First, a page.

TDIing out loud, ok SDIing as well

Ramblings on the paradigm-shift that is TDI.

Wednesday, October 22, 2008

I didn't always like scripting

Not back when Johan first pulled me into Metamerge. Even though I sometimes just wanted to break free of the Rube Goldberg-esque world of AL construction and do something quick and direct, like:
if (error.getString("status") != "ok")
task.shutdown(); // Invokes AL Shutdown Request Hook
My issue with scripting was that JavaScript code is "opaque" in TDI; there is no Hook flow through it, making it harder to troubleshoot and test. Furthermore, hiding code away in Hooks doesn't help AL legibility. More importantly, new TDI users often had no previous scripting experience.

And then we added real AL debugging and everything changed.

As far as scripting skills go, trial and error is how I learn. The Debugger turns an AL into an interactive tutorial where I can try my hand at executing any series of code snippets, entered one-by-one into the JavaScript commandline (or selected from the history drop-down) and get immediate feedback in the Log Output window. I can play around with stuff until it feels comfortable. If I do something that bombs with an exception, the Debugger catches and displays it, but the running AL is unharmed

So I found myself doing more scripting...

To make my ALs easier to read and debug, I started using Script components (SCs) to define functions that I called from my Hooks. Larger chunks of code are split up into separate, clearly labeled SCs. For example, the snippet at the start of this article would have appeared in an SC called something like Stop AL On Error.

Then I fire up the Debugger, step from script block to script block (since you can't step into them...yet) and examine work and conn, inspect script variables, call any functions and just generally ensure the sanity of my AssemblyLine logic and the health of the data it's working with.

The QA of my solutions improves as well. Since the AL Debugger lets me change any value or invoke any function, it's easy to trigger and test particular parts of my code. I confess to even using the system.skipTo() call - the infamous TDI GOTO command - to move the "Execute Me Next" relay baton around in my AL.

Hand on heart: TDI's interactive, try-test-refine approach lets me sculpt solutions quickly and visually by tooling around in the Debugger. This is where I learned most of what I do about JavaScript, as well as TDI in general, and REST/APP, XML, Domino, DB2, TDS, TSRM... The list goes on.

So the first time I had to deal with Domino-specific Java types, I configured a Notes Iterator, fired up the Debugger, stepped to the After GetNext Hook and then told the Attribute value in question to tell me its Java class name:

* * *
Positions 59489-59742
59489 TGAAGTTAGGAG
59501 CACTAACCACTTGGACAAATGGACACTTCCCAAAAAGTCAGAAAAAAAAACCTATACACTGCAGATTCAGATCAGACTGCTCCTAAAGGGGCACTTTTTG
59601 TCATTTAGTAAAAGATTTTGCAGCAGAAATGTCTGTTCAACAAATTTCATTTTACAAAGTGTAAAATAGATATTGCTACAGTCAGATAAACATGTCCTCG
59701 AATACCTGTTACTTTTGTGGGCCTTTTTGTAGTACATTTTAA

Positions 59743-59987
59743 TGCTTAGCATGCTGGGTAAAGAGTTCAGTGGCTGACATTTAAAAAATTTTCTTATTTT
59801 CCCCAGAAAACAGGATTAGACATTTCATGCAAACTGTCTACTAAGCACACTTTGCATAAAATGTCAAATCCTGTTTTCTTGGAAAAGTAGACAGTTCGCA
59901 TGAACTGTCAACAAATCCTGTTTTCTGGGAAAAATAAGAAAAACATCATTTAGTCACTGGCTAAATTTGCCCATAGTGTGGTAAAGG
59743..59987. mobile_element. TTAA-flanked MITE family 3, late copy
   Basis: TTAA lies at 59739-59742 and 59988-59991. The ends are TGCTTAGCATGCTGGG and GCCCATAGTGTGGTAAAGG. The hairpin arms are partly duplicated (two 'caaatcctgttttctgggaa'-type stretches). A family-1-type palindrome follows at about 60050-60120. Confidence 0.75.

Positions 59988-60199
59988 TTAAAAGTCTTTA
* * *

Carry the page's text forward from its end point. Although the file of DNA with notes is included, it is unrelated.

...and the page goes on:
rev = conn.getObject("$Revisions"); task.logmsg(rev.getClass().getName())
Which I then looked it up in some Domino Java Classes documentation that Ken Lin pointed me at (thanks again, Ken). I also used system.dumpJavaClass(rev.getClass().getName()) to quickly get the list of publicly available methods:
[1:29:46 PM CEDT] E: system.dumpJavaClass(work.getObject("$Revisions".getClass().getName()) -> true
CTGDIS827I Class name: lotus.domino.cso.DateTime.
getDateTimeData ();
setJavaDate (java.util.Date);
setJavaDate (java.util.Calendar);
makeRDate ();
doAdjust (int, int, boolean);
getRDateTime ();
markInvalid ();
getParent ();
toJavaDate ();

Bingo! I could create a java.util.Date object by simply calling the Domino DateTime's toJavaDate() method.

Then I asked the JDBC Connector to query the schema of the DB2 table, learning that the target column for this value was handled as java.sql.Timestamp, and I could easily create one of those like this:
new java.sql.Timestamp(rev.toJavaDate().getTime())
Armed with Google in the one hand and my Norwegian Army Knife in the other, I happily whittled away at the solution, learning and correcting its design as I go.

The same goes for figuring out how to implement a REST-based web service, or scraping web pages for information, or provisioning accounts in Domino, Connections or Content Manager.

Scripted components, e.g. Connectors, Functions or Parsers, are trickier to debug since these execute in their own Script engines- but not impossible. Even though the Debugger gives you full access to the Script environment of the AssemblyLine itself, it can't access those of your scripted components. In order to debug their code, you need to bring it into the AL's environment, preferably as a series of SCs.

Here's an example of one such AL.

I make sure my functions get defined first, just in case I have initialization code that makes use of them. Notice how my Test script is empty. That's because I do my testing interactively from the Debugger. I just use Test as a spot to set my breakpoint.

In this screenshot I am exercising the getNextEntry() function of Iterator Mode. Of course, selectEntries() has already been called by the Variables & Init SC. On the same JavaScript commandline I also do a dumpEntry().

e = getNextEntry(); task.dumpEntry(e);
You'd be surprise how much code you can squeeze into a single line :).

For example, I remember one project where an input data source was giving us over 150 Attributes. I used this one-liner to get a sorted list:
atts=work.getAttributeNames(); java.util.Arrays.sort(atts); for (a in atts) task.logmsg(a)
TDI jockey Jon Elwood is currently building an AJAX interace to launch and monitor the progress of his AssemblyLines. You can imagine how handy the Debugger is for examining the incoming HTTP requests and interactively testing out return snippets of XHTML (or XML/JSON) by simply setting the value of the http.body Attribute before End-of-Flow. Jon will be publishing a HowTo write-up on this that I am looking forward to.

So I guess that wraps up what has turned into an Ode to the AL Debugger. Just felt the need to share :)